Rising Republicanism is often credited to the stalled economy, and more particularly on the stagnant job market and high unemployment rates. But Gallup asks how people view current economic conditions in their states, and when you look at their answers, partisan identification holds little relation to whether people believe that economic conditions in their states are good or bad. There is no statistical association whatsoever between perceptions of current economic conditions and Republican identification. Unemployment is associated with Republican identification, but its effect is different than might be anticipated. The correlation between the unemployment rate and Republican affiliation is negative. That is, the higher the unemployment rate, the less conservative the state. Strikingly, Republicanism has increased less in states with high unemployment rates and where the unemployment rate has increased the most since 2008.

Rising Republicanism appears to be more tied to voters’ perceptions of the future of the economy. Gallup also asks voters whether they believe the economy in their state is getting better or worse. Republican identification is far more likely in states where more people are pessimistic and say the economy is likely to get worse.

Those latter sentiments reflect the increasingly divided economic prospects of American states. Income levels vary considerably by state and Republican identification tracks closely with them. Counterintuitively perhaps, the correlation between state income and Republican partisanship is negative. In other words, Republican identification grows higher in states where incomes are lower. In his analysis of state voting trends, Columbia University political scientist Andrew Gelman explained this paradox: while richer people vote Republican, richer states tend to vote for Democrats. The correlation between income and Republican identification has only gotten stronger with time (increasing from -.40 in 2008 to -.46 by August 2011).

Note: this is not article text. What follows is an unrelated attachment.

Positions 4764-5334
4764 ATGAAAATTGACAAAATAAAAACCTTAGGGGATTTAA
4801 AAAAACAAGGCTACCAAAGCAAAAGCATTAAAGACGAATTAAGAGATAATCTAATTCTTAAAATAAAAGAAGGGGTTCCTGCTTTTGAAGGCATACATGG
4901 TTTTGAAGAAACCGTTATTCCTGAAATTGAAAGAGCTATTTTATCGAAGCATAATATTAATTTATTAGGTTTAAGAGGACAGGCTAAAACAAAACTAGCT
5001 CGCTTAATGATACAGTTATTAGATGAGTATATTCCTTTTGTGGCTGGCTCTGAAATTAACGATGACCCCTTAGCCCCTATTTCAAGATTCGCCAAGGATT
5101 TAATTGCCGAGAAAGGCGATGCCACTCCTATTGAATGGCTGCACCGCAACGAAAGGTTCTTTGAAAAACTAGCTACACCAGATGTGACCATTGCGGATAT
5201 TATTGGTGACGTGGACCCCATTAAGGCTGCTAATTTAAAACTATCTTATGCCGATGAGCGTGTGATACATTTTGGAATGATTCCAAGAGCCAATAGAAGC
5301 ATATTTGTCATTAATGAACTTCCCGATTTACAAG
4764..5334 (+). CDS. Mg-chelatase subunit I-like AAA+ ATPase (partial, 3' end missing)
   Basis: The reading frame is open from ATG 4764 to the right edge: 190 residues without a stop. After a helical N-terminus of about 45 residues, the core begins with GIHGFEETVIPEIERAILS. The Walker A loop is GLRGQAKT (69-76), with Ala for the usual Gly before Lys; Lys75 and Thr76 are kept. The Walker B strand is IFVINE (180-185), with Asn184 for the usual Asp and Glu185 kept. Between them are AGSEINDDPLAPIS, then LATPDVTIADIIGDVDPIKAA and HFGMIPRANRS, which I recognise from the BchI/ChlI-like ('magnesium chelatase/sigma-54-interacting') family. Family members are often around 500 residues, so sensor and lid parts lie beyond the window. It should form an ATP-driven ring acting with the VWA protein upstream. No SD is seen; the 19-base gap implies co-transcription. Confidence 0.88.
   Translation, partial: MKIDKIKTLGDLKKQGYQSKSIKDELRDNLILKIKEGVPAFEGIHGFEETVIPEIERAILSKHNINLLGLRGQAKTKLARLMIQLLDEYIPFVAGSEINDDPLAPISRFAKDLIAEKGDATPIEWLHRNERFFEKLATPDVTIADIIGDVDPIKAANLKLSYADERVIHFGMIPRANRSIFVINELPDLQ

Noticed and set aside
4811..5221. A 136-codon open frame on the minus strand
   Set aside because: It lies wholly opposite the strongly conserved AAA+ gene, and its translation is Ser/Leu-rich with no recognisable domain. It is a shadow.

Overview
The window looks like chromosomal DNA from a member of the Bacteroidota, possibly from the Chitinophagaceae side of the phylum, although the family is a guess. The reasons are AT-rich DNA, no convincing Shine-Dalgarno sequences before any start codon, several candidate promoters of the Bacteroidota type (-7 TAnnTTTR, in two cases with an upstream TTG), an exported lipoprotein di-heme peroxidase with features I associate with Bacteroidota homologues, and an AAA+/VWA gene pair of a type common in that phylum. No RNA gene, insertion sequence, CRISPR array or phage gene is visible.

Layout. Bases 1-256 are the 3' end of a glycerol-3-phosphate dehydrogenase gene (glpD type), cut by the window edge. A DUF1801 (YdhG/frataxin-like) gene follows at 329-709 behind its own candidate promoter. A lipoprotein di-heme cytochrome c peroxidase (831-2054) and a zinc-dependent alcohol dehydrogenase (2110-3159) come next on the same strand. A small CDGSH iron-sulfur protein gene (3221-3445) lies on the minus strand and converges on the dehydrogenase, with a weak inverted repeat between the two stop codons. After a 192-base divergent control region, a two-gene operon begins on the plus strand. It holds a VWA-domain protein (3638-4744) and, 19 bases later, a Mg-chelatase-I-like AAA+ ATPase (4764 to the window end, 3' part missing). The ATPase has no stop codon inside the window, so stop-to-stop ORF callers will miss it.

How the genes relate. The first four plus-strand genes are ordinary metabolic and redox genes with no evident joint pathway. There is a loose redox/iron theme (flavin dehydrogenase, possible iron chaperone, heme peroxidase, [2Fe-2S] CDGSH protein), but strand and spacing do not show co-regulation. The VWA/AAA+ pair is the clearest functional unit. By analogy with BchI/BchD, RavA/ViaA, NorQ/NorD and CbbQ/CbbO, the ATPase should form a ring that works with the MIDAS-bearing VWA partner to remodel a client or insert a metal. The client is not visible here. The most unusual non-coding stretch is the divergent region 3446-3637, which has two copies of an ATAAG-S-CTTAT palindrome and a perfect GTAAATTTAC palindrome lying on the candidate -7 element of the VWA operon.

Partisan affiliation also continues to cleave by religion; we found that Republican identification is positively associated with religiosity (.32). This correlation has decreased slightly since 2008 when it was .4, suggesting that Republicans are making some inroads in less religious states as well.

The diversity of states remains a key factor in America’s partisan divide. American views on immigration and gay and lesbian rights are deeply polarized. Not surprisingly, Republican identification is negatively correlated with two key measures of demographic diversity: the percent of the population that is gay and lesbian (-.55) and foreign-born (-.53). Both correlations have gotten stronger since 2008, indicating that diversity has become a larger source of partisan cleavage across the states. The number of immigrants plays a particularly substantial role in this tilt toward Republicanism. It is the only variable in our analysis which registers a statistically significant association to the change in Republican identification from 2008 to 2001.